Old-fashioned ball

Published 12:02pm Monday, July 1, 2013

Grand Meadow team defeats Rochester in 1860s-style play

Both teams shook their hats at the sky and chanted “hip, hip huzzah” in Grand Meadow Saturday night after a gentlemen’s game in which the last thing that mattered was the score.

Regardless, the Grand Meadow Nine beat the Rochester Roosters 22-15 after 8.5 innings of friendly banter, 25-cent fines and jammed fingers in a vintage, 1860s-style “base ball” game. There are no gloves in this game, and infractions such as untucked shirts or unruly comments warrant fines for a quarter each time. Even the crowd isn’t exempt from the strict rules that aim to keep gentlemanly order on the field. However, that element only stirred more shenanigans as the game progressed.

“It seemed like a lot more of the cranks were getting into it, which I love,” said Mower County Historical Society Executive Director Dustin Heckman, who played under the alias “Professor.”

Each player had his own nickname, based off his profession, lineage or quirky characteristic.

It was the second year Heckman played the vintage game against Rochester. While GM lost the game last year, this year’s team sharpened its awareness of the rules as the innings passed.

The Roosters held a close lead over GM into the third inning, 3-2, but GM busted out the bats and scored eight “aces” in the fourth inning. In vintage ball, runs were called aces. And on Saturday, players had to yell at their teammates several times during the first few innings as they routinely forgot to ring the bell after each ace. With many unique rules, the vintage game was quite different than today’s game. That also made it more fun for most.

“I love it,” said Ryan Timm of the GM Nine, whose wife is curator at the Mower County Historical Society. “It keeps you thinking the whole time.”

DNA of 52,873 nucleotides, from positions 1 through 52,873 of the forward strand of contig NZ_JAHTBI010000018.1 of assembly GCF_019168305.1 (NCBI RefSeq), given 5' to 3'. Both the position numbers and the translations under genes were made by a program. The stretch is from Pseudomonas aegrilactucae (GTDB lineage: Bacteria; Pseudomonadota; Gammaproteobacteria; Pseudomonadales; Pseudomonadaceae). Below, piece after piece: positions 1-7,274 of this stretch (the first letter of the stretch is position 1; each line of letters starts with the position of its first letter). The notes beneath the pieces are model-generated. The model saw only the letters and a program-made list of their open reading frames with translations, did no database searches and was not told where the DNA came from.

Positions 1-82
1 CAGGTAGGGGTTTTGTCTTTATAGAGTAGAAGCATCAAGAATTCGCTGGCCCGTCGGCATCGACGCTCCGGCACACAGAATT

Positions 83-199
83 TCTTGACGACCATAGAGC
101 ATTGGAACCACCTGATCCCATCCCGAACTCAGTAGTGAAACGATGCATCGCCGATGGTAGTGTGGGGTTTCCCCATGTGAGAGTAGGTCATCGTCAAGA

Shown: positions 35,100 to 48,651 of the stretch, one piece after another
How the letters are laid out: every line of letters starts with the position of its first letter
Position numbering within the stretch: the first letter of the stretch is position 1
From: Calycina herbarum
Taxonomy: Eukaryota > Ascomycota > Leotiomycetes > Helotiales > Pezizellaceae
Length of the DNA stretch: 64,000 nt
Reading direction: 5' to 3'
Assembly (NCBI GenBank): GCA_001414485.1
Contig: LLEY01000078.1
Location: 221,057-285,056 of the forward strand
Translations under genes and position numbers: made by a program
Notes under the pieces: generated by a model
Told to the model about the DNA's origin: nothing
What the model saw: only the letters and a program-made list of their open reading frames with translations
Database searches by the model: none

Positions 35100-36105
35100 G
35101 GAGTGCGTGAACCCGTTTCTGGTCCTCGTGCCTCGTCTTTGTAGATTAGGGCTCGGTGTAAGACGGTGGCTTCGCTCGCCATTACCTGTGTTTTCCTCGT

While Grand Meadow has scraped together a team the last two years, many of Rochester’s players have played several seasons and multiple games each year. For Rochester’s Greg Kraus, there’s something a little more fun about playing the game this way.

“I’ve been playing about eight, nine years,” Kraus said. “I like to play the game the way it was meant to be played … and I never have to worry about forgetting my glove at home.”

With underhand pitching and a softer ball, both teams sent plenty of rocket shots to the outfield and into a drainage ditch. Despite an actual baseball field just several hundred yards away, these living-in-the-past athletes opted for an open, grassy area. They tried to judge fly-balls the best they could and use the one-hop rule to still get batters out.

At the end of a gentlemanly match, players gathered for their cheer. It didn’t matter who had won, and the century-and-a-half old tradition will likely be back for next year, too. Heckman hopes MCHS can form a permanent team in the county and hold several games each summer in coming years.


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